The Change Economics Wrought on Design: ‘Magic: The Gathering’ and ‘Hearthstone’


And I’m back to writing my PopMatters column, though a few days late thanks to a mixup in the backend, but what can you expect when I don’t write anything for over two months. Hearthstone has been taking up a lot of my gaming time in recent months, so I figured I should speak to my feeling about it.

I was really into it starting out. Every day I would play for quite a long time. But then I hit the free-to-play wall. There is a point where you can play all you want for free and still progress, but sooner or later you will hit a wall like driving into a pond of molasses. Hearthstone isn’t a skinner box and has a game outside of its monetization effort and so long as that is engaging enough, hitting that wall isn’t so much a problem.

But soon I did hit a problem. If you are playing for free you have to choose your deck pretty much immediately and work all your resources towards the cards needed. I choose kind of poorly or rather after I choose the game went out of vogue in the metagame. It’s best match ups disappeared and it’s worst became more played. There is a version of my deck that works now, but it requires too many Legendary cards. Effectively I have hit the pay wall if I wish to be even minorly competitive. Also, Casual is really just Ranked but for people too chicken to risk their rank as the matches there are just as ruthless.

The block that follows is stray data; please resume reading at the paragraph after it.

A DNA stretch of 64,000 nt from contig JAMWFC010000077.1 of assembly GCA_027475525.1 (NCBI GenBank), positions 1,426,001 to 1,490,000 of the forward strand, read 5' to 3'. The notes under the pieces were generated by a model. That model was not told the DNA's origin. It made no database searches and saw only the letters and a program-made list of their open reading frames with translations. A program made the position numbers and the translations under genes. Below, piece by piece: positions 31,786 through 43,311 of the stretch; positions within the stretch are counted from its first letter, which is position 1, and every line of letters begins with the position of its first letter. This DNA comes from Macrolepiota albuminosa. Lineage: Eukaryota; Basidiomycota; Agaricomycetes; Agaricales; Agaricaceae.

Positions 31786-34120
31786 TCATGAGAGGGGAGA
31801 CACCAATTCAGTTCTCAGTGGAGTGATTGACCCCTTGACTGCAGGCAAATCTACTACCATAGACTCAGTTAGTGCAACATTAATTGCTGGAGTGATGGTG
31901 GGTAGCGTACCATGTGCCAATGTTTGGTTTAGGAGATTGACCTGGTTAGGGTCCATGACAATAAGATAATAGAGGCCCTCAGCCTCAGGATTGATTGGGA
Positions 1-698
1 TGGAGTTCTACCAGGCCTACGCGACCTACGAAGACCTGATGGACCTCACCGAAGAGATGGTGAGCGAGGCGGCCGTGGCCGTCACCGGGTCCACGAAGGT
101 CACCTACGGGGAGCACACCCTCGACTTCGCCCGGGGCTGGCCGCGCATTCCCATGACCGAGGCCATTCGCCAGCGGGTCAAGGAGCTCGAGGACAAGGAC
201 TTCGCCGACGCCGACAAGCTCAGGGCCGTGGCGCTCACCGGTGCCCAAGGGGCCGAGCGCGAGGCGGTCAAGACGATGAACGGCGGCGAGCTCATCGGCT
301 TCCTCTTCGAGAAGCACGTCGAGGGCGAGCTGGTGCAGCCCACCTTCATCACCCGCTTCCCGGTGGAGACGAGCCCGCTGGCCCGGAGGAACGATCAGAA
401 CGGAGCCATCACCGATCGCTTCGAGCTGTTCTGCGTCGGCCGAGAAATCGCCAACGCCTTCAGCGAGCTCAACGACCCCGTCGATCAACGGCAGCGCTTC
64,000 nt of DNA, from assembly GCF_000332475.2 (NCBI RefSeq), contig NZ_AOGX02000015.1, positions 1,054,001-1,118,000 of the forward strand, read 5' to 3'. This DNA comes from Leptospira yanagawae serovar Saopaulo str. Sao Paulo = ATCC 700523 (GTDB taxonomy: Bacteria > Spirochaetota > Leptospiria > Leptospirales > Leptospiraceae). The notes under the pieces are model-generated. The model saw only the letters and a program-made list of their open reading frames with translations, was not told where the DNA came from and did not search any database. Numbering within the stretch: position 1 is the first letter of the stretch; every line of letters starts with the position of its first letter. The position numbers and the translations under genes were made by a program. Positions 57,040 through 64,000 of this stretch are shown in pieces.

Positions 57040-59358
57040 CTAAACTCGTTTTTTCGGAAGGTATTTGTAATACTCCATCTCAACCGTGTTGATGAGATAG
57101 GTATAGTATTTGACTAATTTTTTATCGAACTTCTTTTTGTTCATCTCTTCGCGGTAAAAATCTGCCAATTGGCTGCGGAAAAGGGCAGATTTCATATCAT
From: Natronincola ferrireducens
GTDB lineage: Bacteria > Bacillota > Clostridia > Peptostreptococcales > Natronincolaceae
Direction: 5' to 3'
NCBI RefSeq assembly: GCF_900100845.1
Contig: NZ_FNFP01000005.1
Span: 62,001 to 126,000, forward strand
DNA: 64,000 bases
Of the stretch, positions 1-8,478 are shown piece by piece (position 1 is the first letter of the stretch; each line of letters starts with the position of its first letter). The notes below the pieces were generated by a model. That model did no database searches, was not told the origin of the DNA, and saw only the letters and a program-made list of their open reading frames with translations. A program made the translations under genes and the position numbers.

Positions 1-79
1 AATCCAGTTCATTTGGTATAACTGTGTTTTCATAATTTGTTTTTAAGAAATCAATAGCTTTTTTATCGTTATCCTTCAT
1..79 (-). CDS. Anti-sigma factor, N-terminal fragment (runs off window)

Spending this much time losing makes one look as to why. At first you start with your plays, then your deck and then the metagame. But finally one ends up looking at the game’s fundamental design. I was a Magic player for years and despite being pretty good, I lost just as much as I do in Hearthstone. It wasn’t until I couldn’t keep up with the cost and had difficulty finding games that I quit. I still lament not being able to play. I have been a Hearthstone player for a few months and I don’t really care to go back. This piece was my findings and reasoning as to why.

Honestly, I feel really good finishing my rough draft by hand. Even better when I typed it up and improved it by adding and moving paragraphs around. Now that it’s published I feel like those 2000 words weren’t enough to detail the comparisons. It feels like all I did was dip my toes into the issue rather than fully explaining myself or anything really. Maybe it should have been 5000 words or 10,000. Hell, maybe my comparisons aren’t fair at all. Magic has been putting out sets and brand new cards for over 20 years. Hearthstone as is now may only be the equivalent of Alpha only play in Magic. And yet I can’t help, but feel that loss of strategy and tactics.

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